We have had quite a few interesting sightings this last month. Many of these sightings have been covered in the sections about lions or leopards. One interesting sighting was of one of the Mountain Pride lionesses and a large bull elephant. The bull elephant was on his way to a pan to drink and throw mud on himself. At the same time one of the lionesses from the Mountain Pride was also headed towards the same pan. Now, although the lion is often considered to be the “king of the jungle”, sometimes the king has to bow to others. In this case the elephant walked straight up to the water and dominated the pool while the lioness had to lie to the side, waiting for her time. The bull obviously knew that she could not approach while he was there and took his sweet time. The lioness was, however, patient and eventually the elephant had had enough and moved off.
There is a pool of water in the N’wanetsi River bed known as Puff Adder Pool. It was named after a particularly dangerous snake that was obviously seen in the area at some point. This pool is quite deep and is in a rocky area of the river. Since the water is no longer flowing (the N’wanetsi River is a non-perennial river) the pool has become stagnant and is becoming very green with algae. During the heat of the day
there have been numerous animals that have been coming to this pool to come and drink. In this pool there are at least six large crocodiles and they have realised that there may be easy pickings here. Late one morning we were watching the impalas and zebras coming down to drink and could see that the reptiles were sneaking closer and closer, with the obvious intention of catching an unsuspecting herbivore.
Unfortunately, we were not able to stay around as the guests were checking out. That afternoon we went back to the pool and found a large crocodile with the head of an impala in its mouth!
To the west of Dumbana Pool there is a large jackalberry tree growing on the bank of the N’wanetsi River. This is one of the biggest and most impressive trees in the concession. It is a stunning tree! We often see Verreaux’s eagle-owls perched in the tree. Verreaux’s eagle-owls are the largest of the owls in southern Africa. Towards the beginning of the month we noticed one of the adult birds sitting in the main fork of the tree. As we were watching it we noticed something pale and fluffy move right next to the adult – it was a chick!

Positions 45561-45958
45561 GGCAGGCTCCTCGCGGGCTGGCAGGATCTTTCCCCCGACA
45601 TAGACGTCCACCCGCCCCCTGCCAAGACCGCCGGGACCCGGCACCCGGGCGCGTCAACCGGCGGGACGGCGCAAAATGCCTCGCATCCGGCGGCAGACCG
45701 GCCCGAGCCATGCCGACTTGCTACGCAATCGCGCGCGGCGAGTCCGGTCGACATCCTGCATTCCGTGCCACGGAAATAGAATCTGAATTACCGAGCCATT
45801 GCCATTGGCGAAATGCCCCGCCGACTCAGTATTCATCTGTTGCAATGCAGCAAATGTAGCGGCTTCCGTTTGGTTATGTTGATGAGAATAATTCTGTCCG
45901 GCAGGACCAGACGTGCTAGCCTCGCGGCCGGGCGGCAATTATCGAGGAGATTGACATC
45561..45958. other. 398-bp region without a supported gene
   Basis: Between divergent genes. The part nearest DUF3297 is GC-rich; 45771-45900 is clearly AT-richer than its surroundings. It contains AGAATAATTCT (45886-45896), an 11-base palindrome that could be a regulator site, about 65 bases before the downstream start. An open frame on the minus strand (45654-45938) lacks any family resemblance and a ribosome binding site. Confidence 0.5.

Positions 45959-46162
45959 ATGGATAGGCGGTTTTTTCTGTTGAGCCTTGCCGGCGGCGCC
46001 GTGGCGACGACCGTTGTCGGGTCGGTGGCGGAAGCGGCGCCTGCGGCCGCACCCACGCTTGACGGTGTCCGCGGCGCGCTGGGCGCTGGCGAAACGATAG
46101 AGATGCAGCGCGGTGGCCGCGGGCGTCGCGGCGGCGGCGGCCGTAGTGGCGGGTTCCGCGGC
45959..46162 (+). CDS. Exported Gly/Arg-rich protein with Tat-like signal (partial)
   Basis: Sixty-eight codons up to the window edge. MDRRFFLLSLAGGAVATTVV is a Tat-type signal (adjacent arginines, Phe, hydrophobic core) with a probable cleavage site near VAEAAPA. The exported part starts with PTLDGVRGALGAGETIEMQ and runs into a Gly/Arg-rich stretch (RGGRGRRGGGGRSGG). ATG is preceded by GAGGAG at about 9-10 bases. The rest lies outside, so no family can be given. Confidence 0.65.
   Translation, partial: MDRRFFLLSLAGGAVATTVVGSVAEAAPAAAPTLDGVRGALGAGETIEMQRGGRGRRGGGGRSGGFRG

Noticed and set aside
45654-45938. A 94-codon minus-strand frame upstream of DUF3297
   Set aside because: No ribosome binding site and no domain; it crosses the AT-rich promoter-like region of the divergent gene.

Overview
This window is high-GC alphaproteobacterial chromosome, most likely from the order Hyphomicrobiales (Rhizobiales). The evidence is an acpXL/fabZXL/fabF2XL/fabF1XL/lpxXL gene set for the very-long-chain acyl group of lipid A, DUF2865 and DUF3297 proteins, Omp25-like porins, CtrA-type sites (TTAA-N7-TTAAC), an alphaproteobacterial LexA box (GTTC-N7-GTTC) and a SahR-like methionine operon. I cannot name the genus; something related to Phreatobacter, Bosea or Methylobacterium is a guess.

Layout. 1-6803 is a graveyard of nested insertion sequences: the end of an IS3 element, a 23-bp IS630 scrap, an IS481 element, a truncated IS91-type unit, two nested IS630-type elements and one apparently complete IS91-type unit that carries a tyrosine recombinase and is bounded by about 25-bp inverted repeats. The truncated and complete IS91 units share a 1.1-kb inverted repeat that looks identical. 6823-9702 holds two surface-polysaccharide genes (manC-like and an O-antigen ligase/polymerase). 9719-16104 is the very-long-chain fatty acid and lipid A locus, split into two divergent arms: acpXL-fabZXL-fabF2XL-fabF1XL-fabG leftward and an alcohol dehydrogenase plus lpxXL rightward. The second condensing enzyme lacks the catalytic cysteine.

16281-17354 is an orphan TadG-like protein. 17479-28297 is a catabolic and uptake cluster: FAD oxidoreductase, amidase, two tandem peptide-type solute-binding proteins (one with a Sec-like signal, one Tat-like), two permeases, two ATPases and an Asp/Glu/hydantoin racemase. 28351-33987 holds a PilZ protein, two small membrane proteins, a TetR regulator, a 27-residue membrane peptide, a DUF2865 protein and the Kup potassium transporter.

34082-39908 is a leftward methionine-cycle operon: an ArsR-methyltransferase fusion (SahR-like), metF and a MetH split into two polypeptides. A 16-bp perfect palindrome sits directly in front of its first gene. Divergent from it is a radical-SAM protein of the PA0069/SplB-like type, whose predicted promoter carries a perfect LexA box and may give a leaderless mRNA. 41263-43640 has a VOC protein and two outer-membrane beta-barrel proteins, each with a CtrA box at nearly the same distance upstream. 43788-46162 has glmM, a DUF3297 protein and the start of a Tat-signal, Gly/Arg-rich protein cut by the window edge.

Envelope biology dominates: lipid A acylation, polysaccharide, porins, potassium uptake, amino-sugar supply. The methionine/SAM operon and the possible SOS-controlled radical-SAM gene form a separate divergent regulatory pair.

Since then we have driven past the tree on many occasions and watched as the chick has grown bigger and bigger. Usually when we drive past the tree the chick quickly ducks down into the fork and disappears from view. However, now that it has grown bigger it also seems to have become slightly more confident and is showing itself more. At one point in the month we were a bit worried when we saw a whole troop of baboons in the tree and both adult birds were perched on branches much higher up. Baboons are omnivorous and the big males, if they found a baby bird, would very likely kill it and eat it. (Male baboons are even known to kill and eat impalas when they are first born.) Fortunately, the next day when we went past the tree one of the adults was again in the fork and as we slowed down to check it out the chick popped its head up as if to say to us, “Look, I am still alive and managed to avoid the nasty primates!”.
With the grass starting to be flattened by the animals and because most of the trees and bushes are leafless we are still seeing quite a few of the smaller nocturnal animals on our night drives. We have had some good sightings of amongst others small and large-spotted genets, African civets, African wild cats, honey badgers and black-backed jackals. We have been particularly lucky with sightings of black-backed
jackals this month as they have been denning, and we have found at least three different dens with young pups. The pups are very cute and are growing up quickly now. We have also seen adult jackals scavenging from the carcasses that have been left behind by the lions once they had finished feeding.
The great visibility through the bushes (due to the lack of leaves) has also allowed us to have fantastic views of the smaller antelope. We have had at least 37 recorded sightings of Sharpe’s grysbok this last month. This is the smallest of the antelope in the area and tends to occur only in rocky, bushveld areas. They tend to be shy and nocturnal and there are very few lodges where these beautiful creatures can be seen. We have also had good sightings of the other three diminutive antelope that occur in the area this month viz. common duiker, steenbok and klipspringer.
We have seen a total of 180 species of birds this last month. This is fairly high for this time of the year as spring has just started and many of the migrants are still due to return. Some of the special birds seen this month include martial eagle, Wahlberg’s eagle, southern ground hornbill, common ostrich, black heron, saddle-billed stork, African spoonbill, various vulture species, kori bustard, white-winged tern, greater painted-snipe and croaking cisticola.